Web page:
Courts tend to give what they call "substantial deference" to government agencies when it comes to issuing regulations and fulfilling their legal duties. And that's precisely what a U.S. Court of Appeals did last week. It deferred to the Transportation Department on how to sell air travel.



According to the DOT, you can sell a restaurant meal plus taxes and tip, and you can sell kitchen gadgets on TV plus shipping and handling, but if you sell a travel package that includes even one mile of air transportation, you have to advertise and quote one price with all taxes and service fees included.

And if you break out any of these other components in print or online, you have to use a smaller typeface or face the possibility of paying a fine to the federal government for being "deceptive."

According to the DOT, and now the Court of Appeals, this is the only acceptable way for a travel seller to communicate price information to its customers without confusing them.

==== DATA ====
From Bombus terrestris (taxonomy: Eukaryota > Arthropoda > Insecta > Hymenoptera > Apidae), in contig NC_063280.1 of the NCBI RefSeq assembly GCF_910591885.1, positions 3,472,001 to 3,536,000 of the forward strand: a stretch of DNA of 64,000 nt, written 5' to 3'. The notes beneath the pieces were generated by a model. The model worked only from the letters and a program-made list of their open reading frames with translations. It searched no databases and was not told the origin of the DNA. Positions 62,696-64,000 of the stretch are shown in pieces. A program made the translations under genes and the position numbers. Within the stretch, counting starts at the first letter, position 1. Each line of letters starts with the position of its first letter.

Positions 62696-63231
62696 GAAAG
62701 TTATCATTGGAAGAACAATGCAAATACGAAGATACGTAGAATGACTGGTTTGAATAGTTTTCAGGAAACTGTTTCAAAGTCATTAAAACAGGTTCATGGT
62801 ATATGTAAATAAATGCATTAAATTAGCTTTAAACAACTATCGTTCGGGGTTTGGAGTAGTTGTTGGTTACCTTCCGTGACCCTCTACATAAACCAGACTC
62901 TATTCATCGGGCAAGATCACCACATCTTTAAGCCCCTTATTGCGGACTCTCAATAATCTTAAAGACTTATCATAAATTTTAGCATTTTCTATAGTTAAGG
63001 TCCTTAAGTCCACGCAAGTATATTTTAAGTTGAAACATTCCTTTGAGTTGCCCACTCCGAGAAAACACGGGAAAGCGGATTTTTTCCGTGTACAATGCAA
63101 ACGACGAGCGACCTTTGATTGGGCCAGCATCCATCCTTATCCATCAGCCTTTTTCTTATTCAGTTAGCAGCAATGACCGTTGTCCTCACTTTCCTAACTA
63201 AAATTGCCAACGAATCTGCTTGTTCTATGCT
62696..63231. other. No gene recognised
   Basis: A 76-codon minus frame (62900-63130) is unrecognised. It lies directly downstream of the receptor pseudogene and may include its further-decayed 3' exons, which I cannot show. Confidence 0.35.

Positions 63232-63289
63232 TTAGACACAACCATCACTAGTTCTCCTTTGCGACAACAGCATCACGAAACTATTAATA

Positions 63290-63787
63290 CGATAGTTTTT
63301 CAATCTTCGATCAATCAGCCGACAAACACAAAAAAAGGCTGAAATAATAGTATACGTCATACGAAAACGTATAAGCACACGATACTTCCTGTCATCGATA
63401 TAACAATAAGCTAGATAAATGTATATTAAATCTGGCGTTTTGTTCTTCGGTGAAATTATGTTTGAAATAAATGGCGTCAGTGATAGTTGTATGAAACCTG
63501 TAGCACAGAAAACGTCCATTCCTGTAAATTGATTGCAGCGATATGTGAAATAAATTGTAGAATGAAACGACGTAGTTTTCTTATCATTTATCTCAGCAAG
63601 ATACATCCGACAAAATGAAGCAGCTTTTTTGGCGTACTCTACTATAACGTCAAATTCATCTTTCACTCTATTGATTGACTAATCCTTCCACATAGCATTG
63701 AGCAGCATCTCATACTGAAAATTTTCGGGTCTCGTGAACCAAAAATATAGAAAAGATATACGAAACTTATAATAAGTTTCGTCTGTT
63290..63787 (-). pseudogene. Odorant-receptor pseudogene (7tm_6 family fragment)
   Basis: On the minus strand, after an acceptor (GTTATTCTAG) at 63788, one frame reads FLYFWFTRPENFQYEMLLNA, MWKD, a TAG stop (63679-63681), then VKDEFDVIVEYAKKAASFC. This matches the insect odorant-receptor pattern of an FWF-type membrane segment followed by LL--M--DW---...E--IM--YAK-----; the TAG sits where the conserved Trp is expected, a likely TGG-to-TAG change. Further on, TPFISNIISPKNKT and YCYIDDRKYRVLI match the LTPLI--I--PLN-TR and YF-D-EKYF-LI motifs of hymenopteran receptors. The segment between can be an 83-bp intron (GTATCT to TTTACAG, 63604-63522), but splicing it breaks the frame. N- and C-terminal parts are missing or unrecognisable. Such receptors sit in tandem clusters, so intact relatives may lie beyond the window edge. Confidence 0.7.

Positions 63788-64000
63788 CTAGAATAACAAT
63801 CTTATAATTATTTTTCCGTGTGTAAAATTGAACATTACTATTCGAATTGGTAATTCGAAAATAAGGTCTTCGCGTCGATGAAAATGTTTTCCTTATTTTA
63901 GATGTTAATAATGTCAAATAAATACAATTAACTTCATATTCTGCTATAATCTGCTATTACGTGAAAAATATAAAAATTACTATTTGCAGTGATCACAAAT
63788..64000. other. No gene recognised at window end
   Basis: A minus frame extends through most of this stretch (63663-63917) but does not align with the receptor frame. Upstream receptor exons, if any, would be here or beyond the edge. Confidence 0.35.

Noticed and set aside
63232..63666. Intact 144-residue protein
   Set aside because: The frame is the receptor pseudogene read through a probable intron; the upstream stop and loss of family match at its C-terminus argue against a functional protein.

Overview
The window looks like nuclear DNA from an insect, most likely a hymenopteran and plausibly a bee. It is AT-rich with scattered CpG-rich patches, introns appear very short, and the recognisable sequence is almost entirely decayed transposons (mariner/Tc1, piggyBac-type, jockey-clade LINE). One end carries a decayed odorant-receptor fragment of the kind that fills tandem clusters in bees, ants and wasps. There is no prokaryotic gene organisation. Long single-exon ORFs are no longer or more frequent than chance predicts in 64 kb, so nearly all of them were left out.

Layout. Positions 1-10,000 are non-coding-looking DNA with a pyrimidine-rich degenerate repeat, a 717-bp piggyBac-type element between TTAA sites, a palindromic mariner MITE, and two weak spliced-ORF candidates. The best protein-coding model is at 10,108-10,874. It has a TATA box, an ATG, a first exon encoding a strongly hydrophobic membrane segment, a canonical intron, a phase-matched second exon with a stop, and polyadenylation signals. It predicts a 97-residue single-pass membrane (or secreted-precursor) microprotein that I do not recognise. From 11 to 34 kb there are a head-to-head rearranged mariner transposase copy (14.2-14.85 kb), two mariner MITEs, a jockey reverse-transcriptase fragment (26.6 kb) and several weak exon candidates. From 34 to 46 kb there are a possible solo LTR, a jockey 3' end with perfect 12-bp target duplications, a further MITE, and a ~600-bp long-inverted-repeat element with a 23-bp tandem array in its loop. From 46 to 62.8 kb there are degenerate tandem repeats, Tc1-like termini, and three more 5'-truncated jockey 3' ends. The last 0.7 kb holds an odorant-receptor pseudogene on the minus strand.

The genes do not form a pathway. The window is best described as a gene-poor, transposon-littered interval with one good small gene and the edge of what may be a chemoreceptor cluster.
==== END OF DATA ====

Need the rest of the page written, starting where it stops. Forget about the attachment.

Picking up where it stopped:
We think this court should have given a little less deference to the DOT, a little more leeway to airlines and other travel sellers, and a bit more credit to consumers, all of whom are familiar with the phrase "plus tax."

However, that battle is over.

What we have now is a Transportation Department that seems determined to involve itself ever more deeply in the marketplace it is supposed to have deregulated, and it is no longer just about Spirit's baggage fees.

The DOT is actively considering a regulation that will require travel agents to adhere to "minimum customer service standards" of the DOT's devising, to disclose the names of airlines they "sell or do not sell," to share with customers "information regarding any incentive payments they receive" from airlines or perhaps from GDSs and to disclose "any preferential display of individual fares or carriers in the ticket agent's Internet display."

If the DOT gets away with any of this, it will get "substantial deference" in any Court of Appeals review. If any travel sellers want to draw a line in the sand, now would be a good time.
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